The New York Times VR Film ‘The Displaced’ Wins the Lions Entertainment Grand Prix

Beyoncé's 'Formation' video and Edeka's Christmas ad each win a Music Grand Prix

CANNES, France—The NYT VR project from The New York Times won its second Grand Prix of this Cannes Lions festival here tonight, with the individual virtual reality film "The Displaced," shot by Vrse.Works, earning the top prize in the revamped Lions Entertainment contest, to go along with the Grand Prix in Mobile that the NYT VR app itself won earlier this week.

In addition, two Grand Prix were handed out in the separate Lions Entertainment for Music category. One went to production company Prettybird for Beyoncé's "Formation" music video, and the other went to agency Jung von Matt in Hamburg, Germany, for the musical track on its famous "Home for Christmas" Edeka supermarket ad, in which a grandfather fakes his death to trick his family into visiting him at the holidays.

Lions Entertainment jury president Jae Goodman, chief creative officer and co-head of CAA Marketing, said the jury was up almost until sunrise Friday morning finalizing the distribution of Lions. They also had the burden of determining the criteria for awarding work in this revamped category, which used to be known as Branded Content & Entertainment.

From the beginning, he said, the judges followed these criteria: The work had to be high quality, have a powerful relationship to the brand, attract an audience and not be interruptive, and be entertainment in its form and not just entertaining in its effect.

"The Displaced," which immersed the viewer in the lives of three child refugees, was extraordinary both as an editorial and a marketing piece, said Goodman. Rather than describe its power, he urged the journalists assembled to watch it for themselves, but he did say that it satisfied one criterion in particular—the brand connection.

"This is a piece of entertainment content that moves the brand and the business that created it forward," he said.

Meanwhile, the Lions Entertainment for Music jury president, Josh Rabinowitz, evp and director of music at Grey Group USA, lauded both of his jury's Grand Prix winners as brave and groundbreaking.

"It's been called a fiery black power anthem," he said of Beyoncé's "Formation" video. "It's pushing the limits on the way we perceive things in culture, the perception of women in culture. She performed this song on the Super Bowl 50 halftime show. There was lots of controversy around it. There's been lots of controversies surrounding the police, as she alludes to police brutality and race issues in America. When you can do something that's socially relevant in the mainstream, and you're such a big pop artist and you take a risk, it's one of the most powerful things you can do. Hats off to her, and we're really proud to award that the Grand Prix."

The other Grand Prix winner, the Edeka spot, was honored for best use of original music—the tracked "Dad" by Neele Ternes, which reached No. 1 on what the case study called the "viral charts." The spot itself, with its provocatively bleak premise, was incredibly popular this past Christmas, causing a stir globally.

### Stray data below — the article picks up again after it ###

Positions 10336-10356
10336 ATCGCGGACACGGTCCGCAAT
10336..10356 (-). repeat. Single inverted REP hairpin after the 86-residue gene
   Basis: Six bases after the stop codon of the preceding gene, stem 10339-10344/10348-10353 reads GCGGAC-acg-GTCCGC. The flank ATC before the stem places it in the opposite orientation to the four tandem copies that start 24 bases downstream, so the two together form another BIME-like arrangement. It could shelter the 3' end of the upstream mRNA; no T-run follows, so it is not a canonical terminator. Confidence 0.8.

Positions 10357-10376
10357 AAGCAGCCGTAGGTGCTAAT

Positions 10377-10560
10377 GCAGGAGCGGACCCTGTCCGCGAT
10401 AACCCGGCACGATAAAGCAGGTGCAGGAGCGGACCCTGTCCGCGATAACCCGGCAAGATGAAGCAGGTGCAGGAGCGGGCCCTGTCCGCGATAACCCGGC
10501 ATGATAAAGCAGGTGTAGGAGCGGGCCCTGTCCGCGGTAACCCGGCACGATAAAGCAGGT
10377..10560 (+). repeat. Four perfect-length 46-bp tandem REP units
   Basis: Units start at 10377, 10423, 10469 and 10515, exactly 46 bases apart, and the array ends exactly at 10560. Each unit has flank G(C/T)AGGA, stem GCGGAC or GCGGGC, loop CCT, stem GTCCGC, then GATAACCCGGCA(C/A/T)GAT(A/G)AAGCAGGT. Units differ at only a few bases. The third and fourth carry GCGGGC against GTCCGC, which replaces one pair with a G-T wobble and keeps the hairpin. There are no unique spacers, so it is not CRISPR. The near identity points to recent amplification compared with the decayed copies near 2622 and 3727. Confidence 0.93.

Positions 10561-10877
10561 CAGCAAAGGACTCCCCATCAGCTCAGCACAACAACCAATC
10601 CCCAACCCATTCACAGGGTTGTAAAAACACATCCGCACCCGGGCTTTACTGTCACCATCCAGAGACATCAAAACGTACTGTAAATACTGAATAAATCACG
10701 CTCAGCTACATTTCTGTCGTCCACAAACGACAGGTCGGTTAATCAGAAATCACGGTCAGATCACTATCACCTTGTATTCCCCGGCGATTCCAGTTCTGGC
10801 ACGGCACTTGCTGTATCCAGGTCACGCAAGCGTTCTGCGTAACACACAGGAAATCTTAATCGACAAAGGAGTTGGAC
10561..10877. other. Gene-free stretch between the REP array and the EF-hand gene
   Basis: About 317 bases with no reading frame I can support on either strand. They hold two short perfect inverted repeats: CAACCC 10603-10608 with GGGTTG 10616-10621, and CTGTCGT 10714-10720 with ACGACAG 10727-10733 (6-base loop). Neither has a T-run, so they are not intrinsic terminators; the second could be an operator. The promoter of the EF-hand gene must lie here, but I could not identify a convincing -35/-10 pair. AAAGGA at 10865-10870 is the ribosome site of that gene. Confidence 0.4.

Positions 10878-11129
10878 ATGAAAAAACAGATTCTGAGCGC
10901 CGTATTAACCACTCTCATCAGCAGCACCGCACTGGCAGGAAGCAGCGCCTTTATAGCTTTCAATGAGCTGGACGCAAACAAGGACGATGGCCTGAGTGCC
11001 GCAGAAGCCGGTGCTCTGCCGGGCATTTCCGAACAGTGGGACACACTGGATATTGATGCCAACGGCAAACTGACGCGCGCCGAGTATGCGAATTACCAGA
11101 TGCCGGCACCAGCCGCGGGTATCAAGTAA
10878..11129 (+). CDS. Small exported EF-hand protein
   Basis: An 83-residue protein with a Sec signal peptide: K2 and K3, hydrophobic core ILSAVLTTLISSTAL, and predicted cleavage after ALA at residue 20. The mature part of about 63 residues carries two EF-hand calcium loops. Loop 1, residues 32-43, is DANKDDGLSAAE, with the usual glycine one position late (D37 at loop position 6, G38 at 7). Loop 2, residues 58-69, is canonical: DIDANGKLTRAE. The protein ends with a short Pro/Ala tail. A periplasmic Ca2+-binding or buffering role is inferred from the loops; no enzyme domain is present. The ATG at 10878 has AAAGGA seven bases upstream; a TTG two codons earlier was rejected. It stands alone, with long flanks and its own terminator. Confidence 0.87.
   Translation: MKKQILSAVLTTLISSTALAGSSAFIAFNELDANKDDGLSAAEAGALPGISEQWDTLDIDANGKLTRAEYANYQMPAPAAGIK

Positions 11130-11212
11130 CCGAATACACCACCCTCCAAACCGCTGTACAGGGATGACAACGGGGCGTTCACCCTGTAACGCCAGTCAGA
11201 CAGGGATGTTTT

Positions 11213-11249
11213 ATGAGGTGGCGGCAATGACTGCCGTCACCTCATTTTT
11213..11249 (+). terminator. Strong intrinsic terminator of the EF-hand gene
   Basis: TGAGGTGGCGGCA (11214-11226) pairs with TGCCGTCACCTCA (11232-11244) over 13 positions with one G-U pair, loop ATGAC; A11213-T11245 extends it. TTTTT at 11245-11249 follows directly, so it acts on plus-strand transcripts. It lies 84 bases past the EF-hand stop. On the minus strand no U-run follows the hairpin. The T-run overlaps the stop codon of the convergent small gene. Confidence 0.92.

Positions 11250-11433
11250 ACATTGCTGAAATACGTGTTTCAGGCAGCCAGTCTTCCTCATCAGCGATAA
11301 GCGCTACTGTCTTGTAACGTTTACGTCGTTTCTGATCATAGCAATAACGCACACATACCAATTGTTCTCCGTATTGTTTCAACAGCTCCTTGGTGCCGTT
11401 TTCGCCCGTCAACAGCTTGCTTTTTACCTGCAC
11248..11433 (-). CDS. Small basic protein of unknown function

"It's a heart-melting concept, a beautiful song," Rabinowitz said. "The story and the impact and the engagement was tremendous for a supermarket based in Germany. We're really proud of this piece of work as well."

Adweek asked both jury presidents on Friday morning about awarding Grand Prix to the Beyoncé video and the New York Times film in particular—given that the former is primarily a work of art, and the latter primarily a work of editorial journalsm, and that neither is first and foremost a piece of marketing. Both Goodman and Rabinowitz argued both winners were indeed powerful pieces of marketing, whatever their other purposes.

"It's a piece of editorial content on the one hand, but the way they delivered it is absolutely marketing," Goodman said of the Times film. "The creation of the NYT VR app—that in and of itself catapults The New York Times, known as the Grey Lady, in our opinion 100 years forward. And then to deliver such a compelling piece of content over that app that they created. Moreover, the way it was initially delivered—they packaged, with the Sunday New York Times, 1 million Google Cardboards with The New York Times logo on the outside, so that 1 million people who otherwise would not be able to experience a new medium were able to experience it through the window of the Times brand. In our opinion as a jury, that's marketing."

One of the jurors, Kristin Patrick, the global CMO of Pepsi, echoed that.

"We debated this question a lot last night," she told Adweek. "One of the things we talked about was that the worlds of entertainment, brand marketing and the media world are all coming together. We partner with media partners to create our content now. In fact, we looked at something last night from Netflix that was created by the Wall Street Journal. We are trying to think about new and interesting ways to leverage our media buys. We're actually, at PepsiCo, getting into content and content creation, investment in content. The worlds are coming together in almost an unprecedented way."

Rabinowitz also weighed in on the Beyoncé video.

"Certainly a music video is a promotional tool, in its essence," he said. "It is free from a commitment to a concept, generally speaking. But it is clearly a promotional tool. It is funded by a major global corporation, a record label … You could imagine the dollars that went into this whole production, given where it came from. That's why we feel like it's certainly as aspect of marketing."


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